How to Build a Log Cabin


HARRY CLAY’S RAISIN’

AIR— “Old Tip’s raisin’

Come all ye log cabin boys, we’ll have another raising,
We have a job on hand, that we think will be pleasing,
We’ll turn out and build Harry Clay a new cabin,
And finish it off with chinkin’ and with daubin’.
We want all the log cabin boys in the nation,
To be on the ground to build the foundation,
And every Loco Foco will think it is amazing.
To see how we work, at the Clay cabin raising.

Hurra, hurra, it happens very lucky,
We have such good Clay in Old Kentucky.

We’ll clear off the ground plat and put the “dornicks” under.
And put the sleepers on them without any blunder;
We’ll all go to work as good Whigs ought to do,
And Matty shall be routed like Bonaparte at Waterloo,
We’ll shoulder our axes and cut down the timber—
We all learn’d the trade boys in forty, you’ll remember —
So hurrah boys — there’s no two ways in,
The fun we’ll have at the Clay cabin raisin’ .

Hurra, hurra, &c.

We’ll have it well chinked, and we’ll put on the cover.
Of good sound clapboards, with the weight-poles over,
And a good wide chimney for the fire to blaze in,
To keep the Whigs warm in the cold winter season;
And let us all keep the ball rolling,
‘Till we drive all the Lokies away,
Calhoun, Tom Benton and Walker,
And rally round Henry Clay,
And as for Petticoat Allen,
His earthquakes he had better stay,
For the Whigs they will make the earth tremble
When shouting for old Henry Clay.
And there is old Low Wages Tappan
We’ll make him walk-jaw-bone away.
And send to the senate Tom Corwin,
And for President, Henry Clay.
And there is Jimmy Buchanan,
A dabster at dodging away,
Although he was surely instructed,
To vote for the Land Bill of C|ay,
Oh, ladies, come rally around us,
And smile as we pass on our way.
It nerves our heart for the action,
In the cause of old Henry Clay.
Oh, see the white handkerchiefs waving,
The emotion no patriot can stay,
For the ladies will nerve all creation,
In favor of Henry Clay.

Then the boys sing louder and louder,
For we’ll have a new song every day,
And like rats from a ship that is sinking
The locos will scamper away.

Then huzza, huzza, and huzza.
Oh, don’t let the steam die away,
For the fields of new glory await you,
When we hoist the broad banner of Clay.


NOTES:

This song compares Clay’s campaign to building a log cabin.  It is a throw-back to the “log cabin and hard cider” campaign of William Henry Harrison in 1840.  The tune, “Old Tip’s Raisin’,” I have been unable to find, other than as a song listed in a Whig “Log Cabin” songster from 1840.  “Tip” is “Tippecanoe,” that is, William Henry Harrison.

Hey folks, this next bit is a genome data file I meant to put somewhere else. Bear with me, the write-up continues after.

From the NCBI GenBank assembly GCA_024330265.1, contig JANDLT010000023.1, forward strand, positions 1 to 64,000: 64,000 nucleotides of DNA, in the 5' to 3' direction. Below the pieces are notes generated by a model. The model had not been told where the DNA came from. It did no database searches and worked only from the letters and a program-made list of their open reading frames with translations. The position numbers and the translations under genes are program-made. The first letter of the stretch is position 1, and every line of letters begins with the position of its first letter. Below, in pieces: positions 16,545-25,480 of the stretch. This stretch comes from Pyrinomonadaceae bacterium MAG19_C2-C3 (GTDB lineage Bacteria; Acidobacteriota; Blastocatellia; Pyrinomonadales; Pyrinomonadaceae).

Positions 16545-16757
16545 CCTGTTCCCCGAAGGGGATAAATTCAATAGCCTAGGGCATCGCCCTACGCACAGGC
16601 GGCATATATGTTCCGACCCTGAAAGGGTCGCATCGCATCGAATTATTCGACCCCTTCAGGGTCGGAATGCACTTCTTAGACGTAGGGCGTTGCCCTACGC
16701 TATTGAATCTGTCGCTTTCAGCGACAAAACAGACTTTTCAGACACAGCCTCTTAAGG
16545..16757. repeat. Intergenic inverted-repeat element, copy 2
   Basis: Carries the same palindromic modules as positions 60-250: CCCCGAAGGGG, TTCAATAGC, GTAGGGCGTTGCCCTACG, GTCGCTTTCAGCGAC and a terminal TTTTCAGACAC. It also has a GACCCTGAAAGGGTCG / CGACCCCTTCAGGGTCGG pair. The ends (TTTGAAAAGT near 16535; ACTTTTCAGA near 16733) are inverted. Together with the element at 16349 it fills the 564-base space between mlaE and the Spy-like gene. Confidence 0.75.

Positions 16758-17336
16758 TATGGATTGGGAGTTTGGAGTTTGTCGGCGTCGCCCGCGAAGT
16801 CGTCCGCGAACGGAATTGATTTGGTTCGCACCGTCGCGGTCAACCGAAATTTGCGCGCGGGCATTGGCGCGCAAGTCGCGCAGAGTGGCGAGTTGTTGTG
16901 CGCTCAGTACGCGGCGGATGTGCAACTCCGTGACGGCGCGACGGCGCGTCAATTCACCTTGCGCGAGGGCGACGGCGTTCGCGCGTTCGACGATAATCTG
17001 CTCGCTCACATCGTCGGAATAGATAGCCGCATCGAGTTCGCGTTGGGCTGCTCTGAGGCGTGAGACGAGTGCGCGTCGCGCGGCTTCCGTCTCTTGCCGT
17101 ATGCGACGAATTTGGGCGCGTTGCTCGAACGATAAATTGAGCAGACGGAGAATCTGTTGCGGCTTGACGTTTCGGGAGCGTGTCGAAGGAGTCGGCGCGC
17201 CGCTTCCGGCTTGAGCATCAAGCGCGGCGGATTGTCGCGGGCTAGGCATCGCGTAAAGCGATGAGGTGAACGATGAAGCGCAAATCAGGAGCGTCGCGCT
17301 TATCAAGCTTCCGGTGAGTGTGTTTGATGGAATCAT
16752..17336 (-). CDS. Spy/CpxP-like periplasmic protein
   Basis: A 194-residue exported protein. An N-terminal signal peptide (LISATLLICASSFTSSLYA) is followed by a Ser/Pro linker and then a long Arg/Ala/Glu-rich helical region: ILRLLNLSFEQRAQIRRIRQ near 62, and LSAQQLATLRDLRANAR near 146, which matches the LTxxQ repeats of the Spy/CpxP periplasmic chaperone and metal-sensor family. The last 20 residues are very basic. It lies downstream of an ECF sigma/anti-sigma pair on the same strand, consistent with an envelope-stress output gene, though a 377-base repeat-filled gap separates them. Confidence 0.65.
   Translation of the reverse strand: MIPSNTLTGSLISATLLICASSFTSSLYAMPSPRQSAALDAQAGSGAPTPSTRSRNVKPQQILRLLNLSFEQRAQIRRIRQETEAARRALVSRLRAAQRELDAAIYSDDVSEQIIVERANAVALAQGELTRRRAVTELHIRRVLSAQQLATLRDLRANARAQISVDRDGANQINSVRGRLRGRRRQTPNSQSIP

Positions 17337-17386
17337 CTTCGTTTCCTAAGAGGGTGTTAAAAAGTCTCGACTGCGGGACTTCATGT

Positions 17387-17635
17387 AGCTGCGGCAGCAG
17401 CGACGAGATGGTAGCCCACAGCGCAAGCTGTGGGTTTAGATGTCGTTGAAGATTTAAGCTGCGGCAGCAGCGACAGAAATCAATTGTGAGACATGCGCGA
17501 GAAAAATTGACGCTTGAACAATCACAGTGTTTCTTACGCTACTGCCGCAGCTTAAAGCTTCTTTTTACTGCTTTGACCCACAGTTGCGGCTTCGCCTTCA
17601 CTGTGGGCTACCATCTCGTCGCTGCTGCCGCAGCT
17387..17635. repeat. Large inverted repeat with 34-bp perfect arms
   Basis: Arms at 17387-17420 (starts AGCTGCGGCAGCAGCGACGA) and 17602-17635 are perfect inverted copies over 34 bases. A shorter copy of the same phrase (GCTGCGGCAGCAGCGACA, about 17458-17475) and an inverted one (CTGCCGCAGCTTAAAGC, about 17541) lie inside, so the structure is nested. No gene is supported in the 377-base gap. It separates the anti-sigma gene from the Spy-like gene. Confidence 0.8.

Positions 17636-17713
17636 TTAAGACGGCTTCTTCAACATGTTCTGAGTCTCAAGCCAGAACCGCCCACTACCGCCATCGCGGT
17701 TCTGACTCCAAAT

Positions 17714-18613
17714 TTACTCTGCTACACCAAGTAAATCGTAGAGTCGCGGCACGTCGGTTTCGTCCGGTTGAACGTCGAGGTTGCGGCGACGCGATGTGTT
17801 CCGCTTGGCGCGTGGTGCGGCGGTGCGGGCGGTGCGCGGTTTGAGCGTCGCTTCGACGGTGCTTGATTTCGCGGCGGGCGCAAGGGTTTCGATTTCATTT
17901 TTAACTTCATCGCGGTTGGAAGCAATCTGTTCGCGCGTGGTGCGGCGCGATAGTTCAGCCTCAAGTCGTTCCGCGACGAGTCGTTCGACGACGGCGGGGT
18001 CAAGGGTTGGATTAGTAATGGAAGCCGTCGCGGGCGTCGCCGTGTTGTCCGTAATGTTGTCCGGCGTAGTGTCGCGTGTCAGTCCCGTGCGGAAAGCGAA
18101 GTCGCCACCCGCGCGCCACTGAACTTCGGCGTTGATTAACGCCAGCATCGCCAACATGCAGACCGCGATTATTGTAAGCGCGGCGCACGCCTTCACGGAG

“Chinking” is filling in the spaces between logs in the walls of a log cabin with blocks of wood.  “Daubing” is covering the cracks between the logs with clay.

The “Loco Focos” were the Democrats.

“Plat,” as in “ground plat” is an alternate spelling of “plot.”  A dornick is a small stone.

The sleepers are the logs that go on top of the sill logs.  The joist logs go on top of the sleepers.

Matty is Martin Van Buren, who lost to Harrison in 1840, and was expected to run again in 1844.  Bonaparte was Napoleon Bonaparte, emperor of France, who was defeated by the Duke of Wellington at Waterloo, Belgium, in 1815.  (While Waterloo was Napoleon’s final defeat, his defeat was by no means a certain thing; as Wellington observed, ” It has been a damned nice thing — the nearest run thing you ever saw in your life.”  Possibly not what the Whigs intended….)

The “cover” is the roof.  “Weight poles” were small logs, put on the roof to hold down the clapboards.

The “ball” that’s rolling would be a  Victory Ball, a ten-foot sphere emblazoned with slogans, pushed from campaign rally to campaign rally.

“Calhoun, Tom Benton and Walker,” were prominent Democratic Senators:  John C. Calhoun of South Carolina, Thomas Hart Benton of Missouri, and Robert J. Walker of Mississippi. ” Petticoat Allen” was Senator William Allen of Ohio, another Democrat, also known as “Earthquake Allen” and “The Ohio Gong” for his loud voice.  “Petticoat” was a name he got in the 1840 campaign for alleging that the women of Ohio had given Harrison a set of petticoats in token of Harrison’s lack of personal courage.  Allen was the one who came up with the slogan “Fifty-four Forty or Fight!” two years later during the Oregon Boundary dispute.

“Low Wages Tappan” was Senator Benjamin Tappan, also of Ohio. “Walk Jaw Bone” is a reference to a black-face minstrel song about a runaway slave.  Whig  candidate Thomas “The Wagon Boy” Corwin did in fact defeat Tappan in 1844 to become a US senator from Ohio.  Fortunately, the Corwin Amendment, an attempt to prevent civil war by amending the Constitution to keep the Federal government from ever outlawing slavery, was never ratified.

A “dabster” is someone who is particularly accomplished at some task.  James  Buchanan had originally supported Clay, but switched allegiance to Andrew Jackson.  The “land bill of Clay” is likely the Land Bill of 1833, more formally “An act to appropriate for a limited time the proceeds of the sales of the public lands of the United States and for granting lands to certain States,” which got a pocket veto from Andrew Jackson.

Nerve, as a verb, means, “to give strength or courage to”


Tomorrow: Our Candidate

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One Response to How to Build a Log Cabin

  1. Pingback: 1844 Whig Songbook Index | Madhouse Manor

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